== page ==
Time for Change in Africa

October 17, 1990

Kenneth Kaunda has been Zambia's president since soon after he led it to independence in 1964. Julius Nyerere was chief minister of Tanganyika after the election of 1960, president since 1962 and president of Tanzania (incorporating Zanzibar) since 1964. They are founding fathers still ruling, the last of the giants who brought English-speaking Black Africa to independence. Though each has recognized his rule is obsolete, they have reacted in different ways.

Both made their countries one-party states early on. They contended that British-style parliamentary democracy did not transplant to Africa, that tribalism cutting across national boundaries made it unworkable. But now the era they ushered in appears to be ending. Both acknowledge that not all is well. Tanzania is corrupt and economically unworkable. Zambia was beset by unrest all summer. In each country, something had to give. It was not the same in each.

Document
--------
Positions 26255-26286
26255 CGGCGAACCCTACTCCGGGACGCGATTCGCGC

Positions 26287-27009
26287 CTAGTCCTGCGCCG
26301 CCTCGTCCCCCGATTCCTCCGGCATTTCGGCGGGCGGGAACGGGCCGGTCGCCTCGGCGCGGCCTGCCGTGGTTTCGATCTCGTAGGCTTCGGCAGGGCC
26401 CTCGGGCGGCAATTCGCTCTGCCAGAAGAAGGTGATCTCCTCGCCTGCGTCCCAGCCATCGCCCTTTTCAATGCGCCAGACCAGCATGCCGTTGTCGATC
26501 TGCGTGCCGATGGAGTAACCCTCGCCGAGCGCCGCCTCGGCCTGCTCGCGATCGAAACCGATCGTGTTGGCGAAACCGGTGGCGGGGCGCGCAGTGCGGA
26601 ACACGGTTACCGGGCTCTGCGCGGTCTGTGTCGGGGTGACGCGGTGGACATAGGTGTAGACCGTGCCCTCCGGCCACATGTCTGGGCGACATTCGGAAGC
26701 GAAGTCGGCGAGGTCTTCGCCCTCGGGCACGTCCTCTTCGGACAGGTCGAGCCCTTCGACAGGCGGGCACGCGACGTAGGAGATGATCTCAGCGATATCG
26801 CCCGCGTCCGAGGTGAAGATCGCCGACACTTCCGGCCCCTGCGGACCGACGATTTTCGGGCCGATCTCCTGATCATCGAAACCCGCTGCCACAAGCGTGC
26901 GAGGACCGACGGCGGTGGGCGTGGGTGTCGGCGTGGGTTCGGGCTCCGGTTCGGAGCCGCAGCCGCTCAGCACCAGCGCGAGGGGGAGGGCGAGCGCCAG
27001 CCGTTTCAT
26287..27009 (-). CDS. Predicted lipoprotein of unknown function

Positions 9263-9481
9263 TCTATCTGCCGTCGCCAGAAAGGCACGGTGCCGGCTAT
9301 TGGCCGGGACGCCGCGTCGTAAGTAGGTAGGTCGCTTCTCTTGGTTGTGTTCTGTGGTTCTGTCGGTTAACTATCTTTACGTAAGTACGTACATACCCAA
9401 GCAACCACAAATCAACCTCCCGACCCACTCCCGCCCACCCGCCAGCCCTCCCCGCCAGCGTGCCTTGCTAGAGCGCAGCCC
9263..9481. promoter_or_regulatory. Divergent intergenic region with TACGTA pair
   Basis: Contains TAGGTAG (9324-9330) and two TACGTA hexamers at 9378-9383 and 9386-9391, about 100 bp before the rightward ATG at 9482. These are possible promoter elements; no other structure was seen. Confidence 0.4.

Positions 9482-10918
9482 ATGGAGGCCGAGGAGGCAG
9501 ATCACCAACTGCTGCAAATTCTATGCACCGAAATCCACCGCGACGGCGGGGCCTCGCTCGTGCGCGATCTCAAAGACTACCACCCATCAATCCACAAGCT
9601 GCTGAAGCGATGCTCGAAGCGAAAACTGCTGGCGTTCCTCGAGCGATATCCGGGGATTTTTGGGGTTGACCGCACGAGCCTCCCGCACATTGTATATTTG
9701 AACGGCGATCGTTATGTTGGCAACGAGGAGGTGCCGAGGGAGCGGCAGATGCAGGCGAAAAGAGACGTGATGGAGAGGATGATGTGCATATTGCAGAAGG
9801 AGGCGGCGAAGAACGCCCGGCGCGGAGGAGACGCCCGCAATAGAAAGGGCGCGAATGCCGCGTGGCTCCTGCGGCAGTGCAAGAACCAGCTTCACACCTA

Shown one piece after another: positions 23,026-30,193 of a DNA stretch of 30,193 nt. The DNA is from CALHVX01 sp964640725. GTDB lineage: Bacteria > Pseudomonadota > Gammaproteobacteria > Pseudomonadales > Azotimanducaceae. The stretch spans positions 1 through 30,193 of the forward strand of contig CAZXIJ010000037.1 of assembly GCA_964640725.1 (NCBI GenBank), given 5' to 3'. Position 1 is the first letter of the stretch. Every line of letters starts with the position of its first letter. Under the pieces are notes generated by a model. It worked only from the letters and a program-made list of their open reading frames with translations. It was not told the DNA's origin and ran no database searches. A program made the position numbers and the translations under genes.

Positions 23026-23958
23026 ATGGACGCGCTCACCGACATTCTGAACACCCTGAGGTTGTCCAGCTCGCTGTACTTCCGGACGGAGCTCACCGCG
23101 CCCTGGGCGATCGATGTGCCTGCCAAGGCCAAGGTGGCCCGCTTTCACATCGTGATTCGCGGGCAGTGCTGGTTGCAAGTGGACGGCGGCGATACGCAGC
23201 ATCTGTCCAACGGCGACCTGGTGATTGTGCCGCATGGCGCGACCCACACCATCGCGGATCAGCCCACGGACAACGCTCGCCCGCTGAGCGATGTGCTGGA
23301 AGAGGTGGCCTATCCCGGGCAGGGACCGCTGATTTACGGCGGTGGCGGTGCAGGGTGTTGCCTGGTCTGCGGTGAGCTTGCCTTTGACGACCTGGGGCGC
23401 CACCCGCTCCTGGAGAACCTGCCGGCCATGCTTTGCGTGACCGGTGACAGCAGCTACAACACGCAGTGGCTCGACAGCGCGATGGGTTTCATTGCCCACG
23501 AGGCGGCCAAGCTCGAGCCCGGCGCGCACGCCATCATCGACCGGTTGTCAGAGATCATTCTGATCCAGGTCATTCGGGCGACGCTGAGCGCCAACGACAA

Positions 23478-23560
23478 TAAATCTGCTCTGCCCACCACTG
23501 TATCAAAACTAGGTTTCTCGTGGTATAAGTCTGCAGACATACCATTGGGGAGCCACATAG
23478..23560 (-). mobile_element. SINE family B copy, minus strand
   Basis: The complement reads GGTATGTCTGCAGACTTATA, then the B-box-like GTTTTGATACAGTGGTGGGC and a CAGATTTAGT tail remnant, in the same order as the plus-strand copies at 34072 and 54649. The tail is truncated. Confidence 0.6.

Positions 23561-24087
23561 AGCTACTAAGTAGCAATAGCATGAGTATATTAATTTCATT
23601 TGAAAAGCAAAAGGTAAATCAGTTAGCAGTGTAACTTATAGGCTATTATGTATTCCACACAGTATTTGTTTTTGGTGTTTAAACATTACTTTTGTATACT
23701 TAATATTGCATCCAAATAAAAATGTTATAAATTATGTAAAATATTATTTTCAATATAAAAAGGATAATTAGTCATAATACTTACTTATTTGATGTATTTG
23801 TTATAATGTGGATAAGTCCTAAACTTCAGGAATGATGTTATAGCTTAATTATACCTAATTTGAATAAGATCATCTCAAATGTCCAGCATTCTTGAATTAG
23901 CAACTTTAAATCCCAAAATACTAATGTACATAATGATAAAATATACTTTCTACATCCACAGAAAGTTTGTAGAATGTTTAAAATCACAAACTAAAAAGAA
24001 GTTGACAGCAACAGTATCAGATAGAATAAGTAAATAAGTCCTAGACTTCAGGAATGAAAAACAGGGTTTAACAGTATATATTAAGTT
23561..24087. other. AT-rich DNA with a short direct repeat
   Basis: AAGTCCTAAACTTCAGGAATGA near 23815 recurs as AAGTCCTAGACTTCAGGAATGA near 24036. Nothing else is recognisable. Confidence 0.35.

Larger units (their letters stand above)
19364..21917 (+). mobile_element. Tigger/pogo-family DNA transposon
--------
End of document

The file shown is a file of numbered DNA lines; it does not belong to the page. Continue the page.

Mr. Nyerere, at 68, says it is time to step down. He is one African leader who can be overthrown, not by coup or election, but by his own judgment. He gave up the presidency in 1986 to Ali Hassan Mwinyi, who has started to undo some socialism. But no one thought Mr. Mwinyi came from the right tribe to lead the country and Mr. Nyerere remained leader of the ruling party. Last month he gave that up, too. But he denounced any idea of ending one-party monopoly. There is some doubt about his retirement, a suspicion that, like Deng Xiaoping in China, so long as the Teacher lives, he is the country's senior leader.

Mr. Kaunda, at 66, has no intention of stepping down. But in the summer, he reluctantly granted a referendum on whether to bring back multi-party democracy. After postponing the referendum he abolished it and agreed to hold multi-party elections within a year. The ruling party agreed to give up its monopoly, and will enter the election with Mr. Kaunda its candidate for president.

These men outlived the eras of colonialism, of British-model democracy and, now, of great-man paternalism and one-party monopoly. What's good for Britain may not have been right for Africa, but what's bad for Eastern Europe is clearly wrong for Africa. For the moment, Tanzania maintains that the man is not indispensable but the party is, while Zambia clings to the opposite. Yet both regimes are conceding the need for some kind of change. With wisdom, which both have displayed in their day, these founding fathers should understand that a follow-on political system is for others -- the children of their revolutions -- to design.

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